While Harvey Cushing was the impetus behind the formation of Yale’s Medical Library, you can find materials on the other founders, John Fulton and Arnold Klebs, within the Historical Library’s main reading room.
John Fulton, the youngest of the three founders of the Historical Library, trained in medicine and physiology at Harvard and Oxford, and came to Yale in 1930 as professor of physiology. He was already deep into collecting books when he served as a resident and disciple of Harvey Cushing at the Peter Bent Brigham Hospital. The two men shared a close friendship based on both scientific and historical interests. Like Cushing, Fulton became a bibliophile, bibliographer, and historian. His special collecting interest was physiological works from the 16th to 18th century. In addition to his major texts in physiology, Fulton authored or coauthored biographies of Harvey Cushing, Benjamin Silliman, and Michael Servetus, and bibliographies of Fracastoro’s poem Syphilis, Luigi Galvani and his nephew Aldini, Richard Lower and John Mayow, Joseph Priestley, Robert Boyle, and early works on anesthesia. Fulton became the first chairman of the Department of History of Medicine at Yale in 1951 with offices across the hall from the Historical Library offices.
In 1956, Fulton wrote in his diary that his wife Lucia “had been at me to have a portrait done, and since Deane Keller [who had done Harvey Cushing’s portrait] thinks I am hopeless as a sitter and has refused to persevere with the several he started some years ago, I felt free to go to Sir Gerald.” So began a summer of sittings for the portrait of John Fulton sitting on the left side of the fire place in the Medical Historical Library. Sir Gerald Festus Kelly, who had painted portraits of the royal family including Queen Elizabeth, met with John Fulton for 40 sittings in the summer of 1956. The first sitting, from 2:30-6:45, involved Fulton stepping up on his platform and sitting in a “rather stiff Victorian armchairs with sundry pillows on the seat since my arm seem to be shorter than those of most of his subjects.” Over the course of the sitting, Fulton heard stories about Kelly’s interactions with artists such as Renoir. Fulton was “completely fascinated by the man,” and the time passed pleasantly until a series of photographs of Fulton were taken at the end of the session. “A series of loud and devastating expletives coming out from under the hood; his private photographer would have to take his vacation at this wrong time!” However, a secretary came in, grabbed the negatives, and stated she would develop and print them for Kelly. Fulton went home feeling that he had had “a cosmic experience.”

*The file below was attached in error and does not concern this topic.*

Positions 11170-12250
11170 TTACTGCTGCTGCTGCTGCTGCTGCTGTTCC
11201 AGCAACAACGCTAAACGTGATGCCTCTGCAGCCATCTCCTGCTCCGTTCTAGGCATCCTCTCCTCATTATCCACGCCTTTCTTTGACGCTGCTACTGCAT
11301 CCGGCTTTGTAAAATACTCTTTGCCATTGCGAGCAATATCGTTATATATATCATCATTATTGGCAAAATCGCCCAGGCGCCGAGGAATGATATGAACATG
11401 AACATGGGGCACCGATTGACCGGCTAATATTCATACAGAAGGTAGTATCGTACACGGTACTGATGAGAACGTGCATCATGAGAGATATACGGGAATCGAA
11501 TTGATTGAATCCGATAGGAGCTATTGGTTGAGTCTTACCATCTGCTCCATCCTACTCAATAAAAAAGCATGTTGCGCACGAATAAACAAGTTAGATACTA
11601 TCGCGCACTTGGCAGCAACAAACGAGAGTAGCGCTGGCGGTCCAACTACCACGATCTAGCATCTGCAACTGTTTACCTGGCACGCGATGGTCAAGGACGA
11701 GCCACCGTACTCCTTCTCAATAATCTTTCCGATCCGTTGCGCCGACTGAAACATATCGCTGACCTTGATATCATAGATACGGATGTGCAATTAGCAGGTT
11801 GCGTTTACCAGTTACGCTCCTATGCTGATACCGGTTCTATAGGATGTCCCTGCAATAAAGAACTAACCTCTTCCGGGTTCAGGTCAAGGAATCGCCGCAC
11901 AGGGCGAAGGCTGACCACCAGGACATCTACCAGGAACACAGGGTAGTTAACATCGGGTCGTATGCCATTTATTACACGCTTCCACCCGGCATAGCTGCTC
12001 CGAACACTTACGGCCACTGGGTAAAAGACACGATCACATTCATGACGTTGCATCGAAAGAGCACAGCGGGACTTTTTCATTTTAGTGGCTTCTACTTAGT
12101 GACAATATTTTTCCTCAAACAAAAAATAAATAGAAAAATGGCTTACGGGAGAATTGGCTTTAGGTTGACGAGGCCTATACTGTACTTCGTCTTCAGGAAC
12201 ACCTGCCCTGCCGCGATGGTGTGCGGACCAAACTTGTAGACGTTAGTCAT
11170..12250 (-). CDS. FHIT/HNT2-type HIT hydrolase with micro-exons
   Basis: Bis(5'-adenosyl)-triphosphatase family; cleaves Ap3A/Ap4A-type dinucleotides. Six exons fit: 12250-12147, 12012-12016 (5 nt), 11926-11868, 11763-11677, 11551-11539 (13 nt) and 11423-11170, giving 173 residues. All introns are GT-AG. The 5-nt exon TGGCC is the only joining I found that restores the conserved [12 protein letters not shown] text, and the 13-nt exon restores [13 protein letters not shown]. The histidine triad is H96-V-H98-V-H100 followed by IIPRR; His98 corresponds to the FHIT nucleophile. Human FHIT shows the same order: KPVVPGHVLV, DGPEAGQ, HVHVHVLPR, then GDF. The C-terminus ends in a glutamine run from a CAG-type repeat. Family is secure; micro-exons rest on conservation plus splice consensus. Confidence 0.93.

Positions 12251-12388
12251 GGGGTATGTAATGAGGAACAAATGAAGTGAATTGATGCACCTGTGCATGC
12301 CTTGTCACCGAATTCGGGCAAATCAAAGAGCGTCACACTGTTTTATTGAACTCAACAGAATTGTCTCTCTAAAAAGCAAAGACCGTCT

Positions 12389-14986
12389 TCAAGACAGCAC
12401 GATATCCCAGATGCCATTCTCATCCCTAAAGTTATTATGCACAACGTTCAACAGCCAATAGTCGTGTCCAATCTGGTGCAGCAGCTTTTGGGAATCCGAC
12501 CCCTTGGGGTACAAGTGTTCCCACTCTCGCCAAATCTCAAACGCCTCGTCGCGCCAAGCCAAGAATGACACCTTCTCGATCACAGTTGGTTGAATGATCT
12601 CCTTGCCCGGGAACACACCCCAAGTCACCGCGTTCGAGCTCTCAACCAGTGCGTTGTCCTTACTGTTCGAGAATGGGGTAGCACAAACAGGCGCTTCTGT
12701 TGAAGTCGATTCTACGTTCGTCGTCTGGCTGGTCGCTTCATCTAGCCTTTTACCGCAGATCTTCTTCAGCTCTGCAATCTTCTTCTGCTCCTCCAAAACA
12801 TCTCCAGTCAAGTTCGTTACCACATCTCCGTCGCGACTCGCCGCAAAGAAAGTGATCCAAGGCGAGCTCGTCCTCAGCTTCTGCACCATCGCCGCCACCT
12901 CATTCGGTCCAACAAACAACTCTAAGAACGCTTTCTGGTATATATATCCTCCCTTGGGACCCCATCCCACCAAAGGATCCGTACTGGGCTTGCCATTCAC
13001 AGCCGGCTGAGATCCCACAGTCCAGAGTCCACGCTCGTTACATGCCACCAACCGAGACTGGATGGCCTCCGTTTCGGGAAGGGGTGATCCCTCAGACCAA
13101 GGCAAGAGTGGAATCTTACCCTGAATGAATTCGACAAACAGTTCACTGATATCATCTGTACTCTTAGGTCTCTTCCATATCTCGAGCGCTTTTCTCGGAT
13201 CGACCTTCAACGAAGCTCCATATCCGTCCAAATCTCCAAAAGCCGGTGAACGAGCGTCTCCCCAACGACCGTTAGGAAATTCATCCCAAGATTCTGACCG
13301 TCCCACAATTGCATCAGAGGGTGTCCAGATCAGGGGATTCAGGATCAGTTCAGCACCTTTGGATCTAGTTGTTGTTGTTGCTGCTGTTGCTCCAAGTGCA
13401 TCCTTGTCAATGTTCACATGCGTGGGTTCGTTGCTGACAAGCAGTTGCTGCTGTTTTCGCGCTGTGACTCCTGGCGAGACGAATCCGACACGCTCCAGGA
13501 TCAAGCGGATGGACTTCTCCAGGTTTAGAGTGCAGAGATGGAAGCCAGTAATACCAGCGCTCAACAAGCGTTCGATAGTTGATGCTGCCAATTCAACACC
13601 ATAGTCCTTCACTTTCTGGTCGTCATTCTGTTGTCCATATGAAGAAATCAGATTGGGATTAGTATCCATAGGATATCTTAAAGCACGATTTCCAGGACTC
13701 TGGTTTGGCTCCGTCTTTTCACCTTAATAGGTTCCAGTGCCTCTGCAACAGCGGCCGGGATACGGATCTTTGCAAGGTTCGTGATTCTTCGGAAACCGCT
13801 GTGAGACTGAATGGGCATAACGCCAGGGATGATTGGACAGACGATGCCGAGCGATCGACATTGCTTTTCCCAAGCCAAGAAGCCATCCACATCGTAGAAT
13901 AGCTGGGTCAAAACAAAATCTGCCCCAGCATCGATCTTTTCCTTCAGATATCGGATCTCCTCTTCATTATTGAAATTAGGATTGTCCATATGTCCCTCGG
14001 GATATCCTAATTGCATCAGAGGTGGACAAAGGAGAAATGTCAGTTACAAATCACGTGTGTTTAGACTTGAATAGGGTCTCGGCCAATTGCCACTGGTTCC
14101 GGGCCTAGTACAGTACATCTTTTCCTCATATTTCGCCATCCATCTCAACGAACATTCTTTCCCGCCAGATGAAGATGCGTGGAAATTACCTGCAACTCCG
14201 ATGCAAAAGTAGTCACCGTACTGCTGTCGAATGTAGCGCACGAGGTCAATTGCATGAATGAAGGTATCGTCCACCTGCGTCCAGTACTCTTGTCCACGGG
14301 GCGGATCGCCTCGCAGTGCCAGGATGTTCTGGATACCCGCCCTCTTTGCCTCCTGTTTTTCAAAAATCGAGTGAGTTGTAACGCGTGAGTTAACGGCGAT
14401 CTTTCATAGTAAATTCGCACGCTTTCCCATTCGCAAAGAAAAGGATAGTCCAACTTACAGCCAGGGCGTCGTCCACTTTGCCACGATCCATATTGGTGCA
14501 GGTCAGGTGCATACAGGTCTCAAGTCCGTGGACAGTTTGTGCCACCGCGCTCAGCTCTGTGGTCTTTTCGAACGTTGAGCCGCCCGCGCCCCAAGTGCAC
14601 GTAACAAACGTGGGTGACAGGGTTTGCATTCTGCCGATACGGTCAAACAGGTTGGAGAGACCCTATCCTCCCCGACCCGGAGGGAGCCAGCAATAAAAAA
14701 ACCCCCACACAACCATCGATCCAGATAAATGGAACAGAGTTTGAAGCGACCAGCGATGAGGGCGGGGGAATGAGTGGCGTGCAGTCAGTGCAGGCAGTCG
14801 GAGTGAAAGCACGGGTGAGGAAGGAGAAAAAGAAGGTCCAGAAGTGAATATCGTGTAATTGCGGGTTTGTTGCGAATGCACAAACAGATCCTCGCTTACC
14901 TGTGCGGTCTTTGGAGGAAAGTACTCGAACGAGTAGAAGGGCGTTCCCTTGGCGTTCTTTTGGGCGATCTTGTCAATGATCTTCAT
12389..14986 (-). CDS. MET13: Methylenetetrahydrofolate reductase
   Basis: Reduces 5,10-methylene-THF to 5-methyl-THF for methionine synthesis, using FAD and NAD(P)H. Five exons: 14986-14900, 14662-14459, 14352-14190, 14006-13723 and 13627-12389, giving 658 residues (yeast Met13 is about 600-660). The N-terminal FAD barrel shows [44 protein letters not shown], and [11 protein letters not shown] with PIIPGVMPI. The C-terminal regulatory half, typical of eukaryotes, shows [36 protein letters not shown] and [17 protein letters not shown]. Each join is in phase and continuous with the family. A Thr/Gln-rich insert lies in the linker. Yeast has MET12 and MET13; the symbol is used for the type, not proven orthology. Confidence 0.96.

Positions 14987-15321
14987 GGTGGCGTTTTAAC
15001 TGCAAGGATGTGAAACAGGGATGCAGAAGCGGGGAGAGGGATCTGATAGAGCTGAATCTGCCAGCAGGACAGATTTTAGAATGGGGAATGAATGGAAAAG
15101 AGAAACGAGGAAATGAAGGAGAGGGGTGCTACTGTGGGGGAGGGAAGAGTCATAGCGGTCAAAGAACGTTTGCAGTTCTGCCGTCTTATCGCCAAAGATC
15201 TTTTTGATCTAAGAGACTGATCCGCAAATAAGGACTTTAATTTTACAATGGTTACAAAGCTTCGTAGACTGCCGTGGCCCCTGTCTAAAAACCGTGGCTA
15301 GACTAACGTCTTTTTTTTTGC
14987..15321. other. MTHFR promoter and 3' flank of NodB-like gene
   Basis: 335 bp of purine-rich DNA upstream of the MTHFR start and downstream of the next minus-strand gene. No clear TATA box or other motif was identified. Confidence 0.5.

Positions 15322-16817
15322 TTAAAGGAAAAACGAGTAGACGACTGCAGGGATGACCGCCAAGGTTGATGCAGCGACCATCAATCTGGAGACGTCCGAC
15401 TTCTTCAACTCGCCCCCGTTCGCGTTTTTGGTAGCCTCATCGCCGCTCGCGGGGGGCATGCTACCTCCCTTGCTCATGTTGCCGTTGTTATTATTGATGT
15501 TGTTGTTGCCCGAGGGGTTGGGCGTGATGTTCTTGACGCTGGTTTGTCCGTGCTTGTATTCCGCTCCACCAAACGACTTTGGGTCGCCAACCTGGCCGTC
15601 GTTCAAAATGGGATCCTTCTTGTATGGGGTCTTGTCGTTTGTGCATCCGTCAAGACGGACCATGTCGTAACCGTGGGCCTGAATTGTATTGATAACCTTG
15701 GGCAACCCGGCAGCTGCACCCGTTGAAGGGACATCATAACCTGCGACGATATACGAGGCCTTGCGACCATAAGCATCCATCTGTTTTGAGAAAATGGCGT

Ensuing diary entries capture the details of sitting for the portrait, and more on Gerald Kelly, who had a variety of humorous and interesting anecdotes about various artists and prominent figures of the 20th century. Fulton wrote that in the final portrait, he is sitting at his desk in the Historical Library, although Kelly had never seen his desk, and used photographs to fill in details. Behind Fulton, there are representations of his books and diaries, which he wrote in from 1915-1960. The portrait currently hangs in the back of the Medical Historical, to the left side of the fireplace.